Business Intelligence (BI) is hardly a new concept for small business owners, with a growing percentage of business owners utilizing it in their business. But even so, there are a great many misconceptions that still proliferate about the theories and technology behind it and people often don’t realize how they can benefit from incorporating a little BI into their operations.
But many of these misconceptions are easily clarified and addressed. See how by taking a look at these tips.
1. Business Intelligence is all about reports and dashboards
One of the things that make business intelligence sound intimidating is the notion that businesses will be bombarded with daily reports and have to make use of complicated dashboards in order help to understand how it works and get it operational. While there are standard tools that small businesses will need to use to gather information that will help with their operations, these tools should not be seen as an inconvenience. The systems and processes in BI can be simplified in a way that it doesn’t limit resource gathering but actually enhances efficiency and profitability.
An executive, for instance, can easily look into the sales numbers of a given month, without having to go over other variables and metrics. Other models of BI can cater to more than just reporting stats and data, as analysis can be collaborative and interactive, thus providing more efficient solutions that will deliver the correct information to the people who rely on the data for their decision-making.
2. The tools are the same for all organizations
The assumption is that whether a company is big or small, the tools in business intelligence work the same. This is what makes small businesses hesitant to apply such concepts, thinking that it will not have any practical use in an organization of their size.
But the truth is, every BI strategy is unique, and as a company, you can tailor these strategies to fit in with the way you operate. Before adopting any solution, however, you will first have to evaluate what specific needs BI must address using the data architecture, so that it will measure your requirements correctly.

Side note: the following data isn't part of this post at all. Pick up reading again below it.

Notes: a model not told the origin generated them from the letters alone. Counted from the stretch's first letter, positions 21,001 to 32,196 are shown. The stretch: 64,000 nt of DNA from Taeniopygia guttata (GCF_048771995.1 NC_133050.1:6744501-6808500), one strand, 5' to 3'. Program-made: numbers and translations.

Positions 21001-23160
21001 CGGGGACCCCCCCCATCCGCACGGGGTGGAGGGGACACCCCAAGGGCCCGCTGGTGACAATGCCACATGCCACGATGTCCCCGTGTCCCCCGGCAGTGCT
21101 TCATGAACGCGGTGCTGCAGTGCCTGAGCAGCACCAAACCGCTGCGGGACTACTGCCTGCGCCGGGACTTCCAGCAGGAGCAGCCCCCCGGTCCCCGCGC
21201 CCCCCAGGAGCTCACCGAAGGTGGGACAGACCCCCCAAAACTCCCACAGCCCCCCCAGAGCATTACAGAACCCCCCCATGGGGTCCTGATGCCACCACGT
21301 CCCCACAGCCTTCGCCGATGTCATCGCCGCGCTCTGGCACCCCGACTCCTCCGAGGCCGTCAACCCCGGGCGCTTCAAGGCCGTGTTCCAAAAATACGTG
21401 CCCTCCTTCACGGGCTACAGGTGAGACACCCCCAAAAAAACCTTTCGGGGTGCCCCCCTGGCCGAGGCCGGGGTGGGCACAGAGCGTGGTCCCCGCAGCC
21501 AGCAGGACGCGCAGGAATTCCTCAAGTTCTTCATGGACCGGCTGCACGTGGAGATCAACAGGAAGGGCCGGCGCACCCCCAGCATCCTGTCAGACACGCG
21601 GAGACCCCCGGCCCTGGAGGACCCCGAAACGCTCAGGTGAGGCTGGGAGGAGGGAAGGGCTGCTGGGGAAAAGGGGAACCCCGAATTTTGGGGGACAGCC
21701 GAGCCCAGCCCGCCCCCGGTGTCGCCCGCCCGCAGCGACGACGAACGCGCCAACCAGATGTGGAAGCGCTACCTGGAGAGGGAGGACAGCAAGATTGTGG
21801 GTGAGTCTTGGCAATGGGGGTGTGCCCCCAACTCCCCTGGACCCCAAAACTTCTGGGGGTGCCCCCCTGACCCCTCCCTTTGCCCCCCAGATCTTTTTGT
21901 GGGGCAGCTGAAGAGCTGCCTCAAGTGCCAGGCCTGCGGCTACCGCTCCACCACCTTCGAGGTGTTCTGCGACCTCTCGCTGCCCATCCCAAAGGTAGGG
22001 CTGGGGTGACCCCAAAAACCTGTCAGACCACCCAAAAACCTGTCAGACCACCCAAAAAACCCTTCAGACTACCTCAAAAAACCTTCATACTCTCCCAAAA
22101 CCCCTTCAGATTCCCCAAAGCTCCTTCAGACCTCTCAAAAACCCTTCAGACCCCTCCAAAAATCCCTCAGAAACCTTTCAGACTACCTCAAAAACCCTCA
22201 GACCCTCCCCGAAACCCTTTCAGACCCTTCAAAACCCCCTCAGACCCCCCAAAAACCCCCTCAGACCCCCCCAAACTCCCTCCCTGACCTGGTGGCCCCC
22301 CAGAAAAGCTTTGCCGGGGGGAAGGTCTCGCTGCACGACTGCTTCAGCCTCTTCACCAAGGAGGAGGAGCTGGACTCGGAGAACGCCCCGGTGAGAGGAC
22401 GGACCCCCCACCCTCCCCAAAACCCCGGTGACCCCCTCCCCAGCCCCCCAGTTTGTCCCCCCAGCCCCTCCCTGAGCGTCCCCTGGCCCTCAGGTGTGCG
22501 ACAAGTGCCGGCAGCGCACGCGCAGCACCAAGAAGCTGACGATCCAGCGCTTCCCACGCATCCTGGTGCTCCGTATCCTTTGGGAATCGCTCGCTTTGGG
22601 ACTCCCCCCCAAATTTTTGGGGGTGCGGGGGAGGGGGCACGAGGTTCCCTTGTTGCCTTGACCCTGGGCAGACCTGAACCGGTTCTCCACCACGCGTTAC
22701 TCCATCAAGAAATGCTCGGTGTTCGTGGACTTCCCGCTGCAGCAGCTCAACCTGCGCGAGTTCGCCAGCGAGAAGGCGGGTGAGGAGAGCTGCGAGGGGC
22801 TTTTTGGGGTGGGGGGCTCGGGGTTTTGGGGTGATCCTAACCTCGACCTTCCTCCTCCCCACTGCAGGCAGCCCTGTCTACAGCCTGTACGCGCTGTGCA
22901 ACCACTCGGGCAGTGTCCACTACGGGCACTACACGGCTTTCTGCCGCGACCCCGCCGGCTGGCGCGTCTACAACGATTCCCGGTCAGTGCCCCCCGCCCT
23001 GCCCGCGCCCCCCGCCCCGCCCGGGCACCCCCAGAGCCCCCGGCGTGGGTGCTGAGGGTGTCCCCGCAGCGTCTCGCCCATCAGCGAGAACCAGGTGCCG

3. It can only measure big data
Large corporations can maximize the tools to use in BI because they have larger needs to fill, and they also have all the resources. But what about small companies that may not necessarily need big data?
The thing is, any company that has data will have a use for business intelligence. Small businesses can start with simple and basic solutions, for instance Google Analytics, and then later on, expand to a more comprehensive tool as the organization grows. Business intelligence measures the quality of data, and not the quantity, so you can accomplish something even with very few resources.
4. It takes up IT resources
While BI used to be considered the responsibility of an IT team or expert, now small businesses, which may not have had the resources to in the past to outsource such resources, can use the tools for themselves. There are solutions out there that offer low maintenance, self-service systems wherein reports and dashboards are created and analyzed without the need for an IT expert whatsoever. There are some advantages to having professional IT help sometimes though, but for small businesses, a user-friendly BI system may be sufficient to cover most of your needs.
If you’d like to know about how you might be able to develop your business intelligence systems further, contact us today.